(July 11, 2019)—When I first got into this field school, I remember reading that this would be an excellent opportunity to “disconnect.” That sounded great in March: I was studying abroad at the time, and I was spending more and more of my time checking Twitter and not experiencing study abroad.
Overall, I’ve enjoyed not being able to constantly use the internet. I can use the internet for about forty-five minutes a day during dinner, and I spend the rest of my time focusing on the program—which is important, because I’m not here for long. I’m learning to use technology more responsibly, but the world doesn’t stop when you go to field school: when you “disconnect,” your relationships, communities, and responsibilities don’t go on hold. My peers and I have learned to balance this “disconnect” with our desire to stay invested in what we care about.
For many of us, our phones are gateways to the world “beyond.” We can use them at dinner to check social media, answer questions that we had earlier in the day, or message other people. Some also use this time to call their families, though I don’t have reception at dinner. It’s also pretty common to see people sitting in chairs near the highway while on their phones, but I also don’t have reception there. During our trips to Silver City, all of us can usually make calls or use the internet at the laundromat. Thus, our trips to Silver are my only time to truly break my “disconnection” from the rest of the world. Phones aren’t the only way to disconnect, though.
When I decided to come to field school, I promised my fiancée that I would write every day. It was our way of staying “connected” to each other even though we knew that I wouldn’t be in constant contact with her. Since May 31, I’ve been able to keep up that pace, and it’s taught me a different way to stay connected that I really value. Although letter-writing is different than talking on the phone, it has been a valuable experience of how to overcome communication problems.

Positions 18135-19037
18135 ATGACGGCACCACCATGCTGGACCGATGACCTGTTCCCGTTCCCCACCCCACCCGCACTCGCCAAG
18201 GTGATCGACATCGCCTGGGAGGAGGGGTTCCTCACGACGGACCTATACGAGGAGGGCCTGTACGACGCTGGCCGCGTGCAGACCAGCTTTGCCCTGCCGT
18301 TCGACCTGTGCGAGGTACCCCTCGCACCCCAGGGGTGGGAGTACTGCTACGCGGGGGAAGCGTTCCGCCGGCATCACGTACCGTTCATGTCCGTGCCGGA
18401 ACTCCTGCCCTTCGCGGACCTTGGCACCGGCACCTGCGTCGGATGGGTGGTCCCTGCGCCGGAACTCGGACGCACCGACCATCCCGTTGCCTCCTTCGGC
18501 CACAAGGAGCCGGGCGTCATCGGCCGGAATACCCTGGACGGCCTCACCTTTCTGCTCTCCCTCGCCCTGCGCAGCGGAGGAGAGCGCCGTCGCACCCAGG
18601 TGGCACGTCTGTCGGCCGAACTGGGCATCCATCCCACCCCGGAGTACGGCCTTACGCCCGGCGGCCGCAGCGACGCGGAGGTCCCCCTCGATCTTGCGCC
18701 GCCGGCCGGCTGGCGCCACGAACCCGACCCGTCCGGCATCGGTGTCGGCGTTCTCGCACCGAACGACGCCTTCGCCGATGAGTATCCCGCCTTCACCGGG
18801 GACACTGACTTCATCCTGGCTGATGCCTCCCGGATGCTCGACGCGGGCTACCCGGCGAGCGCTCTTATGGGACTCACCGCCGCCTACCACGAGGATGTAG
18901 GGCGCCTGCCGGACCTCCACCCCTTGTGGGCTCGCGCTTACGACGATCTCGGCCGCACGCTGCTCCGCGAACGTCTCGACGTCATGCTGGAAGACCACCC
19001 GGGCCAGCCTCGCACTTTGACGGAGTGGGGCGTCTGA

Overall, this experience has been fairly similar to what I expected, but it’s helped me to understand the idea of “responsibly disconnecting.” Like I said, the world doesn’t stop when we disconnect, and that goes beyond having internet or phone service. It applies to our relationships and our jobs, but it also applies to our relationship to the world. Context is key in an archaeological site, but archaeologists also have to understand the social and political context they work in. One can’t understand this context if one is “disconnected,” and that’s where the idea of responsibly disconnecting comes in. For me, it means finding a way to be in touch with the world around me while still taking care of myself. It isn’t a lesson I planned to learn here, but I’m excited to apply this in my life beyond.